Forget little green men

Leading evolutionary biologist says aliens will look like humans
The Real Stories of Migrant Britain: An Algerian scientist adjusts to life working in a kebab shop

The Real Stories of Migrant Britain

An Algerian scientist struggles to adjust to her new life working in a Scottish kebab shop
Bodyworlds museum: Dr Gunther von Hagens has battled legal threats, Parkinson's disease, and the threat of bankruptcy

Dying dream of Doctor Death

Dr Gunther von Hagens has battled legal threats, Parkinson's disease, and the threat of bankruptcy
UK heatwave: Temperature reaches 39.8 degrees on Central Line - the sweatiest place in London

39.8 degrees recorded on Tube

There's hot (London) and too damn hot (the Underground). Simon Usborne braved the Central line to discover what its passengers suffer
Kitchens go hi-tech: From robot chefs to recipe-shopping apps, computerised cooking is coming

Computerised cooking is coming

From apps that automatically make shopping lists from your recipe books to smart ovens and robot chefs, Kevin Maney rounds up innovations to make your mouth water
Jessie Cave interview: The Harry Potter star has published a feminist collection of cartoons

Jessie Cave's feminist cartoons

The Harry Potter star tells Alice Jones how a one-night stand changed her life
Football Beyond Borders: Even the most distruptive pupils score at homework club

Education: Football Beyond Borders

Add football to an after-school homework club, and even the naughtiest boys can score
10 best barbecue books

Fire up the barbie: 10 best barbecue books

We've got Bibles to get you grilling and smoking like a true south American pro
Wimbledon 2015: Nick Bollettieri - Junk balls and chop and slice are only way 5ft 1in Kurumi Nara can live with Petra Kvitova’s power

Nick Bollettieri's Wimbledon Files

Junk balls and chop and slice are only way 5ft 1in Kurumi Nara can live with Petra Kvitova’s power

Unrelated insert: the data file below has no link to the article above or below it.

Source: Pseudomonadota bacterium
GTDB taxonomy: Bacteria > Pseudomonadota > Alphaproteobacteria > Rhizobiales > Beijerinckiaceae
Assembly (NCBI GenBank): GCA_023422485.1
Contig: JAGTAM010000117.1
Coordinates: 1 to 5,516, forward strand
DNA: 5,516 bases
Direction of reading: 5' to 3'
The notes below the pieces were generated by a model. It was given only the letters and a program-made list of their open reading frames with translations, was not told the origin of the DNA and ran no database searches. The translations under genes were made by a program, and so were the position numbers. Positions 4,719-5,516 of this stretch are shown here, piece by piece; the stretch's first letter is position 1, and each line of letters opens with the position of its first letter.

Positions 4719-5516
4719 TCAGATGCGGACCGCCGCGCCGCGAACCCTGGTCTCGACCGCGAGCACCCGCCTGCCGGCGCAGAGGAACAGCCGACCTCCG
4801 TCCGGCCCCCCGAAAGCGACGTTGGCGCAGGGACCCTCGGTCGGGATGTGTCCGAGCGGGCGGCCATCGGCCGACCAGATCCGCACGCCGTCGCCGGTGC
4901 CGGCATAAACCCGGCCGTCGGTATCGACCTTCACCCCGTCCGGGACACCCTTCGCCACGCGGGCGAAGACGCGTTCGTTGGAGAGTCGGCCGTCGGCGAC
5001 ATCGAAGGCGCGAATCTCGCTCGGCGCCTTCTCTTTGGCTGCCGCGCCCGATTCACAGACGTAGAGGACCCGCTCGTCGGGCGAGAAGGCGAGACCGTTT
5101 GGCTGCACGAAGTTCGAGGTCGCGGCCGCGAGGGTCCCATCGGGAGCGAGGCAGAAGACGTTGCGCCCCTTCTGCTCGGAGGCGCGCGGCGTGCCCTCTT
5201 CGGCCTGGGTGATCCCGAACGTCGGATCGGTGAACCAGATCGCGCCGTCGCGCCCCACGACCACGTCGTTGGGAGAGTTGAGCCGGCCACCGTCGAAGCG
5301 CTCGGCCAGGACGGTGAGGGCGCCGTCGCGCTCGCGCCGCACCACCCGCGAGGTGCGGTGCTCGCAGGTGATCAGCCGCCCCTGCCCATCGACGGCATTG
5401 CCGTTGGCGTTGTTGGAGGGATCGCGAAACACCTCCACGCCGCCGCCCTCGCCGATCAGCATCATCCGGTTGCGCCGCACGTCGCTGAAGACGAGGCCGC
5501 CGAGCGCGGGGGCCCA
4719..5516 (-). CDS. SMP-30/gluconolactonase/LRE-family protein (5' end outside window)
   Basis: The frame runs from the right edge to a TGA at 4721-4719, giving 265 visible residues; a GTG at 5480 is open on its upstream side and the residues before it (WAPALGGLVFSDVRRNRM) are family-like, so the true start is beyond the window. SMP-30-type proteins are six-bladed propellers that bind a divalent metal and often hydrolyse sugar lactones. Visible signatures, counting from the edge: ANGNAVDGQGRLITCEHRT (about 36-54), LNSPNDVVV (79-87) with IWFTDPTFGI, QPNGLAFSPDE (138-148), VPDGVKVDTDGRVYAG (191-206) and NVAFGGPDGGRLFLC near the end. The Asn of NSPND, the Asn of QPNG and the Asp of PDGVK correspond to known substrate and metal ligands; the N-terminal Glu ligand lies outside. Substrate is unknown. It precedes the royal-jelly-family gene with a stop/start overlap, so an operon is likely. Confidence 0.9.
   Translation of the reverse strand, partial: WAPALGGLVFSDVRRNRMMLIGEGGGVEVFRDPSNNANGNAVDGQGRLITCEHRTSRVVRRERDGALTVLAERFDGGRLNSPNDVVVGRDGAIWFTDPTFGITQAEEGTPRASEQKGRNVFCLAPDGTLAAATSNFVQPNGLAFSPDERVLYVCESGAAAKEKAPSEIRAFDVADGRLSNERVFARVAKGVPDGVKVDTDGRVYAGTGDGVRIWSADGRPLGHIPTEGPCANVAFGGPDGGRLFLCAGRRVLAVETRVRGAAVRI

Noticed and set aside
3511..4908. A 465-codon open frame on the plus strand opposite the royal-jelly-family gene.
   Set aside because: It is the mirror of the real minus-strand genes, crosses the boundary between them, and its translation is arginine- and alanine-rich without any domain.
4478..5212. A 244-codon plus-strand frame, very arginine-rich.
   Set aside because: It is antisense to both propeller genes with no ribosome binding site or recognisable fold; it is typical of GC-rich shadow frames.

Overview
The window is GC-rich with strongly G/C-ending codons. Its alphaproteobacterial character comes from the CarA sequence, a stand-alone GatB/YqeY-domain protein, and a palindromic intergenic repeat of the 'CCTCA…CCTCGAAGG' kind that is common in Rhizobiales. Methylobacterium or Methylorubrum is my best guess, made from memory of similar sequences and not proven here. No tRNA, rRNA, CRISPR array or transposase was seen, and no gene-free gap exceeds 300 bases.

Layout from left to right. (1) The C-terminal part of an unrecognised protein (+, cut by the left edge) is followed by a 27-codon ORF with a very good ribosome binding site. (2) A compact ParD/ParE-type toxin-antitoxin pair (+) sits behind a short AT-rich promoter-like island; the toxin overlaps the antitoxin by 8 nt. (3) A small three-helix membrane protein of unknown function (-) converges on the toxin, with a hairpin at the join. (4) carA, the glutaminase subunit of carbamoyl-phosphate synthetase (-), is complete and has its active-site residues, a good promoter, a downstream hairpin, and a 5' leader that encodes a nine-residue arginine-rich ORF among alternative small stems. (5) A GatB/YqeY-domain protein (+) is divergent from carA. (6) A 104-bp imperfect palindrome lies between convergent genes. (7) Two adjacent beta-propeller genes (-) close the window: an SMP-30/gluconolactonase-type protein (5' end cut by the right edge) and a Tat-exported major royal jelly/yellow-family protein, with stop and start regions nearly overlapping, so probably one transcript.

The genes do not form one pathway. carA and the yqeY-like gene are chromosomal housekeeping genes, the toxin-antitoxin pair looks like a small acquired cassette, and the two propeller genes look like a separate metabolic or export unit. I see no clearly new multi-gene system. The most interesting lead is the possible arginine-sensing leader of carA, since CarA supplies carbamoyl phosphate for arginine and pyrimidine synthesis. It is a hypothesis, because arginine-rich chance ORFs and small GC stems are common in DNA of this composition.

Ron Dennis exclusive: ‘This is one of the best McLaren teams ever – we are going to do it’

‘This is one of the best McLaren teams ever – we are going to do it’

Ron Dennis shrugs off a poor start to the season in an exclusive interview, and says the glory days will come back
Seifeddine Rezgui: What motivated a shy student to kill 38 holidaymakers in Tunisia?

Making of a killer

What motivated a shy student to kill 38 holidaymakers in Tunisia?
UK Heatwave: Temperatures on the tube are going to exceed the legal limit for transporting cattle

Just when you thought your commute couldn't get any worse...

Heatwave will see temperatures on the Tube exceed legal limit for transporting cattle
Exclusive - The Real Stories of Migrant Britain: Swapping Bucharest for London

The Real Stories of Migrant Britain

Meet the man who swapped Romania for the UK in a bid to provide for his family, only to discover that the home he left behind wasn't quite what it seemed
Cheaper energy on the way, but it's not all sunshine and rainbows

Cheaper energy on the way, but it's not all sunshine and rainbows

Solar power will help bring down electricity prices over the next five years, according to a new report. But it’s cheap imports of ‘dirty power’ that will lower them the most